The human brain may well be the new frontier for scientists and scholars alike. You may find yourself overwhelmed as you approach a dissertation in psychotherapy or neuroscience, but it will likely be from considering the endless possibilities that research can pursue. You will likely find an interest in discovering how to maximize human mental capacity as exciting as an examination of how grief, music, a television program or even the weather can affect the mind.
One of the simplest ways to narrow a dissertation topic in the social sciences is to identify a demographic study group. For example, an interest in how weight-conscious people deal with obesity, both when they suffer from it and when they encounter it, could lead to a psychological examination of the effects of drastic weight gain or weight loss. Such research could include personal narratives as well as consulting library resources. Other dissertations of this type could include a study of stressors on adults with disabilities, or a discussion of various types of experimental psychotherapy with posttraumatic stress disorder sufferers, including animal-based therapies. In the past few years, for instance, dissertations on the effects of horses in therapy have been written.
Other dissertation topics would include examinations of the effectiveness of various types of therapies. You could study emotion focused therapy, or EFT, which Psychiatry Online defines as important, since "emotions are seen by contemporary emotion theorists as significant because they inform people that an important need, value, or goal may be advanced or harmed in a situation." EFT can be studied in conjunction with spirituality or religion. In a related topic, you could look at the spiritual aspects of a therapy like therapeutic massage or acupuncture. Some students have great interest in researching the elements of memory. These scholars could write on the causes and ramifications of false memories. Finally, you could research, not the type of therapy itself, but the effects of certain types of therapists. Such a dissertation could examine the effects of a therapist's voice and mannerisms on a patient population.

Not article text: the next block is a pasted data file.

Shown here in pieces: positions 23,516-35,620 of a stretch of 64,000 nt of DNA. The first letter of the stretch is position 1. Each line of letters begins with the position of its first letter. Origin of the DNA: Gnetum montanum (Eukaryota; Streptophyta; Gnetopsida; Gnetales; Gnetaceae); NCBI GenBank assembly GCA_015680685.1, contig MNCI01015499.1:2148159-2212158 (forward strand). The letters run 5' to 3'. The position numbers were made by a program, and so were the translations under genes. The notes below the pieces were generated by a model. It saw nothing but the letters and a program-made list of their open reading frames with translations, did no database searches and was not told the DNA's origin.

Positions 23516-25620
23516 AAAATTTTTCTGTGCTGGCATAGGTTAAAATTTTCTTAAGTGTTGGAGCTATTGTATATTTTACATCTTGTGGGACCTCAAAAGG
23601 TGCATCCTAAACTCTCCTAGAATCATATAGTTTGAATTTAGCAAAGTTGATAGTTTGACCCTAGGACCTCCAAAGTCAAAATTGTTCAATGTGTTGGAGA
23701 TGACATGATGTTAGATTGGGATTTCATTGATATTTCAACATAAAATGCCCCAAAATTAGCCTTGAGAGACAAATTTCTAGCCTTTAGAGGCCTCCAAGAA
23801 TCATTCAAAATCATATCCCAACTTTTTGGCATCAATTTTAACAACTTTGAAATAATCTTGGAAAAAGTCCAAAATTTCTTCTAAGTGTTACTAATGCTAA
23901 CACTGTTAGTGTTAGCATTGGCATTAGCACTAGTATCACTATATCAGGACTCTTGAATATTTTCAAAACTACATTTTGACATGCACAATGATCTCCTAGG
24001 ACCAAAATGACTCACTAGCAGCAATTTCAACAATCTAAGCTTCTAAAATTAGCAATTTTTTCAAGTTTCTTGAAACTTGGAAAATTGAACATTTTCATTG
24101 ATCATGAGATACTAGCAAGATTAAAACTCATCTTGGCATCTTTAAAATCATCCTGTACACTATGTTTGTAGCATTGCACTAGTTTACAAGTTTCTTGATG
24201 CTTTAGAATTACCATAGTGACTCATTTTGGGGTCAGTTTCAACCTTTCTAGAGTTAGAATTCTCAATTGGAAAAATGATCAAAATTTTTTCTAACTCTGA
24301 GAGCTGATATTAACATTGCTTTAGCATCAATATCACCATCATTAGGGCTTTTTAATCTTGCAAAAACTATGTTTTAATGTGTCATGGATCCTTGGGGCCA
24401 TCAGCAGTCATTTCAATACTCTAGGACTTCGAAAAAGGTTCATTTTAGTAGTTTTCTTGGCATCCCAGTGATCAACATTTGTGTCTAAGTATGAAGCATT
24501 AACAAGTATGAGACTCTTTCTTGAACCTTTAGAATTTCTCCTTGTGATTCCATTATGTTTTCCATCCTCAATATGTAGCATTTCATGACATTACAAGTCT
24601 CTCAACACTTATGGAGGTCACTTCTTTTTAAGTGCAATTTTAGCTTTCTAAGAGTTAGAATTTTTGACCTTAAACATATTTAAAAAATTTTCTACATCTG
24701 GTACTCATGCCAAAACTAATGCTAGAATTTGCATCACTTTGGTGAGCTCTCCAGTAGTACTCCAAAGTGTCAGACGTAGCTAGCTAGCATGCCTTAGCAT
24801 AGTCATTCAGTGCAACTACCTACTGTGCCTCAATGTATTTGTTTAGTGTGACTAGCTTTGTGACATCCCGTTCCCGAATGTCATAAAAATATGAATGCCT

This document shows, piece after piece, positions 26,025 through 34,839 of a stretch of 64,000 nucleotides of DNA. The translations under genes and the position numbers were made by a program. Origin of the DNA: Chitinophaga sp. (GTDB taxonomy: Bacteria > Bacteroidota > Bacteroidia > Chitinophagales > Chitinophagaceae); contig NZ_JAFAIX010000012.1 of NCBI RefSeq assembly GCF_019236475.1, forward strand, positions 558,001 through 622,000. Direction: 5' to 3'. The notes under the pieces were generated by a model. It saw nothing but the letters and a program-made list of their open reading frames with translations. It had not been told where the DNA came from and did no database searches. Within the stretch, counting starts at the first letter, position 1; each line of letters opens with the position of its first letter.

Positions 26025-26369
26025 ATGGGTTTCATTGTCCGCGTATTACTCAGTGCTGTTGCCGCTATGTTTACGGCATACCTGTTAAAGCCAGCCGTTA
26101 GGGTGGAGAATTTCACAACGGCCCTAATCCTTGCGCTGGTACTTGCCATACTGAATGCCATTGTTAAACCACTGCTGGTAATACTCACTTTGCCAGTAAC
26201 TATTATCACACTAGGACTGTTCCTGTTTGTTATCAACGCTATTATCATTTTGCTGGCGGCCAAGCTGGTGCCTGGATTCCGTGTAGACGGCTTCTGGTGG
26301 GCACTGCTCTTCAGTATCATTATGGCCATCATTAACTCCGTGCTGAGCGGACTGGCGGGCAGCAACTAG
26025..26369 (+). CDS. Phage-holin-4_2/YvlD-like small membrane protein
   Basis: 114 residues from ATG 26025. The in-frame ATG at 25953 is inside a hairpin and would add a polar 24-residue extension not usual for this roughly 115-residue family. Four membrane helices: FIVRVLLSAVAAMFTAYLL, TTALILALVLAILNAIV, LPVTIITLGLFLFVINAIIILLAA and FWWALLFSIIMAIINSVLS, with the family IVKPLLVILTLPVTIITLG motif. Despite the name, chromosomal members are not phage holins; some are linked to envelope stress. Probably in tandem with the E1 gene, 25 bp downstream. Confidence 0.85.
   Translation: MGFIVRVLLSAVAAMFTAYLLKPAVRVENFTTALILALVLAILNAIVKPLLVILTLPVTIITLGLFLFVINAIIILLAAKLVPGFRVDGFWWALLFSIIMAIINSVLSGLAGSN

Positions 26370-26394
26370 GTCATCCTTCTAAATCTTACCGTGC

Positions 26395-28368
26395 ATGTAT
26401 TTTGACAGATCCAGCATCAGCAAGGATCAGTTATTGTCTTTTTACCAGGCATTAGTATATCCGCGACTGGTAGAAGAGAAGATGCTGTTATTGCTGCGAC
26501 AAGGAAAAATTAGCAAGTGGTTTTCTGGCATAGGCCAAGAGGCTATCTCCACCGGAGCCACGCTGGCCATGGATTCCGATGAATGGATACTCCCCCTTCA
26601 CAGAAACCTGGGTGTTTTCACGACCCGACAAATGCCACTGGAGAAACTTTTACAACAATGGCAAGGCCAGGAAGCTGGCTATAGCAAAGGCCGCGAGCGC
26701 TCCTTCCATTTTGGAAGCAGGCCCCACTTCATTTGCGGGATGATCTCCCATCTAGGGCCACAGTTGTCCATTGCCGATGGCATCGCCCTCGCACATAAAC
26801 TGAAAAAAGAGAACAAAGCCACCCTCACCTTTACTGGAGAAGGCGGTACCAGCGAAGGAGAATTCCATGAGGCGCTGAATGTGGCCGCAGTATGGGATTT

Doctoral students who lean more toward neuroscience can find their bliss in researching the possibilities in creating a computerized model of a functional human brain, or they might prefer to look at a specific neurological phenomenon like how word recognition occurs and varies among individuals in the auditory cortex. Other model-based dissertations could include the study of biophysical neural models. Combining an interest in a user demographic with neurology could lead to topics like the neurobiology of the adolescent or the brain's physical reaction to arithmetic or reading in the disabled.
Finally, many topics in psychotheraphy and neuroscience will appeal to researchers with popular culture interests. Along these lines, you could study archetypes like the widow or the wife. You might also find yourself wondering what the effect of a crime syndicate television show like "Breaking Bad" or "The Sopranos" has on adolescents, or keeping with that demographic group, you could study the social effects of a community organizations like The Girls' Club or of programs like martial arts classes. Other topics would include non-prescription treatments for depression or obesity.
Anthony Fonseca is the library director at Elms College in Massachusetts. He has a doctorate in English and has taught various writing courses and literature survey courses. His books include readers' advisory guides, pop culture encyclopedias and academic librarianship studies.